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DiCom Software Newsletter
October, 2014  
The dates for the 
have been set.  The conference will be held
February 11-13, 2015, at the Disney Contemporary Resort in Orlando, FL.  Find more information here.

CQS News
CQS 9.0
CQS 9.0 is available and ready for download from the FTP site for existing clients.  The release includes an option for Active Directory user authentication, as well as the ability to have multiple user types assigned to a single user.  

Our next release is already being developed, and User Group meetings are taking place as we finalize functionality.  If you would like to be part of the User Group for 9.2, please sign up here

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Welcome to the ninth edition of DiCom's e-newsletter!  We use this tool to keep you informed of the latest credit risk and loan review industry updates.  This month we cover a number of risk issues which have been highlighted in presentations by regulators over the past few weeks, which will likely be areas of emphasis in coming exams.

As always, your input on topics for future newsletters, as well as suggestions for enhancements to our suite of credit risk management software solutions is heartily encouraged!

Seasonally Appropriate... 

A Cornucopia of Risk Issues


In the past several weeks, there has been a flurry of activity amongst the leaders of the various regulatory agencies, all raising the issue of risk management in some form or another.  Of course the standard aspects of loan portfolio risk are being mentioned, and several of these individuals were quick to point out all the effort they are putting in to making it easier for banks to be compliant with their expectations with regard to managing risk in credit portfolios, etc. 


Beyond that, there are new aspects of risk management that these regulators are highlighting.  Many of them mirror the news headlines that have dominated the press - cyber-attacks on various organizations and the issue of data security, bank culture and the impact that has on decisions within a bank regardless of what is in the policy manual, compliance with fair lending regulations in the mortgage space, and rate risks being accepted by banks as they attempt to achieve profitability in both their loan and investment portfolios.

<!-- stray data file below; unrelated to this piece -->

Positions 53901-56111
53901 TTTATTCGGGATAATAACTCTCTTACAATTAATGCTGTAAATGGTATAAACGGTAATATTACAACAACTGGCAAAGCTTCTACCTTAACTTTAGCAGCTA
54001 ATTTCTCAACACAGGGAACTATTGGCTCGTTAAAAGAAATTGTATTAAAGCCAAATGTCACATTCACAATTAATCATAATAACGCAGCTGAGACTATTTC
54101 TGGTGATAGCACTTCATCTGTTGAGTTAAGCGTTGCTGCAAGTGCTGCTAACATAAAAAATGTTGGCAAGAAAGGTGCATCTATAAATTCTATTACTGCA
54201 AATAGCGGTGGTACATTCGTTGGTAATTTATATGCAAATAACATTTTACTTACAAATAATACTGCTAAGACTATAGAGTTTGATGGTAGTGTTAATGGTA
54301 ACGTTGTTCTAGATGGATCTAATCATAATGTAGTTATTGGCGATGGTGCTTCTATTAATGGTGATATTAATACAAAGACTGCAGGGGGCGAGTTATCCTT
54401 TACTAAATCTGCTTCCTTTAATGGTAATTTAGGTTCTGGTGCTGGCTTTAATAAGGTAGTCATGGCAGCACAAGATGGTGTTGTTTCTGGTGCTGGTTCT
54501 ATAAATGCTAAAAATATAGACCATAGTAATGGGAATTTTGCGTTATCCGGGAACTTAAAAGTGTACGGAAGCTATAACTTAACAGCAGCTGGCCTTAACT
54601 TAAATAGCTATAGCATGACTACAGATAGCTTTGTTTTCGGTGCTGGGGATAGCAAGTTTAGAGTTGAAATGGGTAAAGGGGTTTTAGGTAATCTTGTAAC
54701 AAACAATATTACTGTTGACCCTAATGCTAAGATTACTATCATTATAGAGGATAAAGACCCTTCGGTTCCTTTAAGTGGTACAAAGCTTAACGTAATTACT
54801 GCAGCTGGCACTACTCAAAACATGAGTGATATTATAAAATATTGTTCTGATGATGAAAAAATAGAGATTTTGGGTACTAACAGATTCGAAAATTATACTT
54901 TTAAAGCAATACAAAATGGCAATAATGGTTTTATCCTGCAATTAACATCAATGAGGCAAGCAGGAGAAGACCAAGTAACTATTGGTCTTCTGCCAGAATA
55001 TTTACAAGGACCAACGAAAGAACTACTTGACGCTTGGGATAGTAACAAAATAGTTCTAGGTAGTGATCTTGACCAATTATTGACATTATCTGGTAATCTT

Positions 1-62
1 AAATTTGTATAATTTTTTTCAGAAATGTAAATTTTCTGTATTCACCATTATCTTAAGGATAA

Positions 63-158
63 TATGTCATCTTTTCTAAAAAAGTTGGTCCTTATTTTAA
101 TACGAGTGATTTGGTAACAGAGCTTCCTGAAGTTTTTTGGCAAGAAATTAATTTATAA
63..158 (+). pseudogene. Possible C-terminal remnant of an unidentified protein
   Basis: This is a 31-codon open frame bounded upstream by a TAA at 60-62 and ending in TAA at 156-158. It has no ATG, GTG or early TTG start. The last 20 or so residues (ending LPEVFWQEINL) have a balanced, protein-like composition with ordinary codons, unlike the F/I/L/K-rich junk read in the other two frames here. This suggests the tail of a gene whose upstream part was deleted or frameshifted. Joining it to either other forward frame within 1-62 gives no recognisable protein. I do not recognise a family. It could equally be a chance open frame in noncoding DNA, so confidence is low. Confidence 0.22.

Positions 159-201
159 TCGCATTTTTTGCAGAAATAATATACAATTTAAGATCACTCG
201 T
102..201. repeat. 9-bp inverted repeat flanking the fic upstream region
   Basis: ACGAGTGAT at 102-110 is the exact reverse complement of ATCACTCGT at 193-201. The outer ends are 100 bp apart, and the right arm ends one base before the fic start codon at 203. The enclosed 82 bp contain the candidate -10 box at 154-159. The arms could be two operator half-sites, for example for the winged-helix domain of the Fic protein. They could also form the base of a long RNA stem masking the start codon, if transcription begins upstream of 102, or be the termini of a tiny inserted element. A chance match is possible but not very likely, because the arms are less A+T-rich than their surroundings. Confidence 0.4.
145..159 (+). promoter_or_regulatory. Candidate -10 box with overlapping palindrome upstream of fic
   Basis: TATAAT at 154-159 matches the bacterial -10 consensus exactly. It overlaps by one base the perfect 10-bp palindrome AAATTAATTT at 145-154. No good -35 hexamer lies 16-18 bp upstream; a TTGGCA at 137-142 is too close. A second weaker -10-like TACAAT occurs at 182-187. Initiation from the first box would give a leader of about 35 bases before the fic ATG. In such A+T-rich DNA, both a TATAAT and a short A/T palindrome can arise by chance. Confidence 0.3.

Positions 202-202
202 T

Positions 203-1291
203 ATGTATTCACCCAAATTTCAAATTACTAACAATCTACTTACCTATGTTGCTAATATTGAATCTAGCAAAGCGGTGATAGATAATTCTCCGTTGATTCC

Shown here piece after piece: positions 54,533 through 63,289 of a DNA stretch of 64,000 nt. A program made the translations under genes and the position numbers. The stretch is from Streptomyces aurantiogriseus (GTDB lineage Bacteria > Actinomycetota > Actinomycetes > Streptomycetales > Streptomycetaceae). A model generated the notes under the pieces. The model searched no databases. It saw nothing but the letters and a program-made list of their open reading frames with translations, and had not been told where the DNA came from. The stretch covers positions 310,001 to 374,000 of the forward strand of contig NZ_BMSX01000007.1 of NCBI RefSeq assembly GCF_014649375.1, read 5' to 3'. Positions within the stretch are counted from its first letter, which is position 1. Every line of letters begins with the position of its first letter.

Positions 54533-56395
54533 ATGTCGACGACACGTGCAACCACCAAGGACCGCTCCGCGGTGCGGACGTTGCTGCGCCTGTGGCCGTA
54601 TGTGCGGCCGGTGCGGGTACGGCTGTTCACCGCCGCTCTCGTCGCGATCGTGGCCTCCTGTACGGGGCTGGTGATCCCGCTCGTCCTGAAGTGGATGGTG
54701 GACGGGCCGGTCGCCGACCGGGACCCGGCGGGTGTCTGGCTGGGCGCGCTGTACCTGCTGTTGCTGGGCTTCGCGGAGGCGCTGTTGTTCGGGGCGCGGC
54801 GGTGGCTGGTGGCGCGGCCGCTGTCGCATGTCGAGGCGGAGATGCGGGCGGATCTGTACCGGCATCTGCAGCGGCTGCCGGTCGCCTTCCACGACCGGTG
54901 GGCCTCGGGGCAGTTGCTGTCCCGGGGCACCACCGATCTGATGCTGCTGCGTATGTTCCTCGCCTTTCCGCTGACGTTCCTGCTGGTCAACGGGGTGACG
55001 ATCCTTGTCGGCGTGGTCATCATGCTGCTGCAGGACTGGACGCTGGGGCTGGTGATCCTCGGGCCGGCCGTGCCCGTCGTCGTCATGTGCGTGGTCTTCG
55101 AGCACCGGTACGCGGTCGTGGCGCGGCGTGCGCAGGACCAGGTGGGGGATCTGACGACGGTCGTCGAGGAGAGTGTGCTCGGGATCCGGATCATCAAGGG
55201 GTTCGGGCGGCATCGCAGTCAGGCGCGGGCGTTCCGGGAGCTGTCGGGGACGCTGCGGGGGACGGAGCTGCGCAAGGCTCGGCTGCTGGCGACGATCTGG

There is a new data breach being announced every day it seems.  While the regulators have ramped up their emphasis on vendor management as one approach to eliminate potential gaps in data control, there is a scramble to manage not only the real risk of data security, but also the reputational risk of being vulnerable.  Examiners will be spending more time on the review of vendor evaluations and those evaluations will be more thorough and provide a deeper look at where potential risks might lie.  Examiners will also expect bank boards to be asking appropriate questions about the bank's preparations and data security efforts before they come on site.  A recent article in American Banker gave some recommendations for where a bank board might focus with regard to its banks cybersecurity preparedness. (1)